Thread: random number within user entered range

  1. #1
    Registered User
    Join Date
    Apr 2008

    random number within user entered range

    Code so far:

    #include <iostream>
    #include <cstdlib> 
    using namespace std;
    int main(void){
    int a, b, c,d,n, guess;
    cout << "enter a range of number to guess from.\n";
    cin >> a >> b;
    d = rand() ; // need to make this within range entered by user
    cout << d;
    cout << "how many guesses do you want?\n";
    cin >> c;
    	for (int i=0; i<c; i++){
    		cout << "Enter a guess:\n";
    		cin >> guess;
    		if(guess == d){
    			cout << "You got it!\n";
    			return 0;
    		else if(guess < d)
    			cout << "too low\n";
    			cout << "too high\n";
    I need the random number to be within the range the user enters. I don't get how. I read about rand() %10 is 0-9.. but how do i use the users input to create a random number within their range.


  2. #2
    spurious conceit MK27's Avatar
    Join Date
    Jul 2008
    segmentation fault
    I guess you could use rand()%(b-a) + a.
    C programming resources:
    GNU C Function and Macro Index -- glibc reference manual
    The C Book -- nice online learner guide
    Current ISO draft standard
    CCAN -- new CPAN like open source library repository
    3 (different) GNU debugger tutorials: #1 -- #2 -- #3
    cpwiki -- our wiki on sourceforge

  3. #3
    Programming Wraith GReaper's Avatar
    Join Date
    Apr 2009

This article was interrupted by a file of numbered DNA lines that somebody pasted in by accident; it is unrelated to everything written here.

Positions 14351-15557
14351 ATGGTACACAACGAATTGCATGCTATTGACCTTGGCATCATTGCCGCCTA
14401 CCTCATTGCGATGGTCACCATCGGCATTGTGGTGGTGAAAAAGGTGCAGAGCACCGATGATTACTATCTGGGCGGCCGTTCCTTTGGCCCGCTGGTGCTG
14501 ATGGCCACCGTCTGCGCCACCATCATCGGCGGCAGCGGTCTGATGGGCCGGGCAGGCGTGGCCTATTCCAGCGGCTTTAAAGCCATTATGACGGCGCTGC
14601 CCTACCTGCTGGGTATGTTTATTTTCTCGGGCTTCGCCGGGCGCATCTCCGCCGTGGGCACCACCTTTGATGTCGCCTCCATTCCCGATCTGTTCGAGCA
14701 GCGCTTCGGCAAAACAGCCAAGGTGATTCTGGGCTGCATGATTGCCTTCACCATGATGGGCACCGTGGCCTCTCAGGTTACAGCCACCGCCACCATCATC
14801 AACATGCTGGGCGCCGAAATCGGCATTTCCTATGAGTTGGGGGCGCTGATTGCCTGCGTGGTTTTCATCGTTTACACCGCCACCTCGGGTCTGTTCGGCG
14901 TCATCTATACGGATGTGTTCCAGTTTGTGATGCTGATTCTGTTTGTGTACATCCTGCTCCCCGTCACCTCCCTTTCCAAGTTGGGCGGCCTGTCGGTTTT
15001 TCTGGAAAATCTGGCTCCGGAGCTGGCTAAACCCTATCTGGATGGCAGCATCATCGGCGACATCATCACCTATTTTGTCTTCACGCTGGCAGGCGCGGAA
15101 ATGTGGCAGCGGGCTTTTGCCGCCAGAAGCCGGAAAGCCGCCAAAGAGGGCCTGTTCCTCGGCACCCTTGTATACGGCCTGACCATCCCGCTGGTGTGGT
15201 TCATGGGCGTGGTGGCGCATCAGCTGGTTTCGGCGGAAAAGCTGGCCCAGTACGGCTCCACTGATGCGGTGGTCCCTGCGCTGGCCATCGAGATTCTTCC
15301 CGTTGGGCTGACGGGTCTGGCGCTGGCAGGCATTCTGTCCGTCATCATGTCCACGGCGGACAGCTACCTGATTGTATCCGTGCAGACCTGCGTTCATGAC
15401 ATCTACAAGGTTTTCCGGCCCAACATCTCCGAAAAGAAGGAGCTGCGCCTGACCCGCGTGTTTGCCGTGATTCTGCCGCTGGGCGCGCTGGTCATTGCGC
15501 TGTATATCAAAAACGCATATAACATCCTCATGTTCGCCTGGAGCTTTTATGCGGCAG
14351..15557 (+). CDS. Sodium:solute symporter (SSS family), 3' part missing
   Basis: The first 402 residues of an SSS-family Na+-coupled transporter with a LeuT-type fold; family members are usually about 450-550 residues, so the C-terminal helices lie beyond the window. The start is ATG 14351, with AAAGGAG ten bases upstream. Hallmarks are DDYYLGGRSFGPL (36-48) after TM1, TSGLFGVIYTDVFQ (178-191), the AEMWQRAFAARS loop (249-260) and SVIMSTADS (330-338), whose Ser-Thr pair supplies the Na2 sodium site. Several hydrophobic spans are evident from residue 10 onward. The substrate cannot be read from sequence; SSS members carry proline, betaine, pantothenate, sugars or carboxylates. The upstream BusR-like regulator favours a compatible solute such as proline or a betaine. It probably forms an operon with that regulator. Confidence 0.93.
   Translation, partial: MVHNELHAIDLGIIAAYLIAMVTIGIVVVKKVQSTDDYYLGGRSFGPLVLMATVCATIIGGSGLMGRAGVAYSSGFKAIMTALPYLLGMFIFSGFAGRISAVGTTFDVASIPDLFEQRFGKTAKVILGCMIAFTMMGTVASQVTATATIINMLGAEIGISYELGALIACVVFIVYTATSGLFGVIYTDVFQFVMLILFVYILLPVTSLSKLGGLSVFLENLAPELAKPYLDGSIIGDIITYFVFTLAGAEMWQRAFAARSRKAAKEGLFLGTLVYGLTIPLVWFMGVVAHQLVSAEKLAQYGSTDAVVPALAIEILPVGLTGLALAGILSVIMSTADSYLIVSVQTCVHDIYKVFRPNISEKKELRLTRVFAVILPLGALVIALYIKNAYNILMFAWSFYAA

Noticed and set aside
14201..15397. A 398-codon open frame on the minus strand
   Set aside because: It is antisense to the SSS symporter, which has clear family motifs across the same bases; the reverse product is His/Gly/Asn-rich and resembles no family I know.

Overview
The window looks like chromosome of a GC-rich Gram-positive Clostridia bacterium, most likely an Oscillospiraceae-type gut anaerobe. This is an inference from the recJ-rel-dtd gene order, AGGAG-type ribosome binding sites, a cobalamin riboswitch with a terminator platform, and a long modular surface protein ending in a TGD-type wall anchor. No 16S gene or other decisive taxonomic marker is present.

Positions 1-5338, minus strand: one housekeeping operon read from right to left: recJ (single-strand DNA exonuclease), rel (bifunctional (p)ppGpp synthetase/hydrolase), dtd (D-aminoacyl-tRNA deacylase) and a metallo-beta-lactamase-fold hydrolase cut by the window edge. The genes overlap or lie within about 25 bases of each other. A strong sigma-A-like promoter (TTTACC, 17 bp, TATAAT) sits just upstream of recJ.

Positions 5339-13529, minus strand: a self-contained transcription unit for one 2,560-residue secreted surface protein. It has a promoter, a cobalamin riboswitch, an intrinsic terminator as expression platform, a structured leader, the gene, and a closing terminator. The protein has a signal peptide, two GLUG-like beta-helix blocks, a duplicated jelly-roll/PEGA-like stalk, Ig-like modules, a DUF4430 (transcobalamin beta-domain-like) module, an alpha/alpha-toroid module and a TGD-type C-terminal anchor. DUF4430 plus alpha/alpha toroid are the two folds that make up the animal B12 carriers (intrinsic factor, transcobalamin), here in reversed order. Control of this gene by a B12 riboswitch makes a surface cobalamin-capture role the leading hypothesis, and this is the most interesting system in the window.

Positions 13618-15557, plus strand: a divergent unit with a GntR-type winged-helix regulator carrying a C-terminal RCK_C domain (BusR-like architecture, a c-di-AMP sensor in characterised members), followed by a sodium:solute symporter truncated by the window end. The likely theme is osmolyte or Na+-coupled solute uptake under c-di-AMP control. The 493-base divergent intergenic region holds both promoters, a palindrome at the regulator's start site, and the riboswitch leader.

The general use is:
     rand() % (HIGH-LOW+1)+LOW
    Here it'll be:
     rand() % (b-a+1)+a
    Devoted my life to programming...

  4. #4
    Registered User
    Join Date
    Dec 2009
    Are you even getting random numbers without seeding it?

    to seed the radndom numbers you declare srand(time(NULL)); below your int's.

    also you'll have to include <ctime> in your header files.

  5. #5
    Master Apprentice phantomotap's Avatar
    Join Date
    Jan 2008
    This is likely to produce a "more random" value. (It depends on the implementation of the `rand' function.)


    int random(int min, int max)
    	using namespace std;
    	return(min + ((rand() * (1.0 / (RAND_MAX))) * (max - min)));

  6. #6
    Registered User
    Join Date
    May 2009
    as nick mentioned, you really should seed it. here, if you're lucky, the user's entries may not make it immediately apparent, but rand() without seeding cranks out the same sequence of "random" numbers every time.

    with seeding, i think sipher's formula is "random enough" for most purposes.

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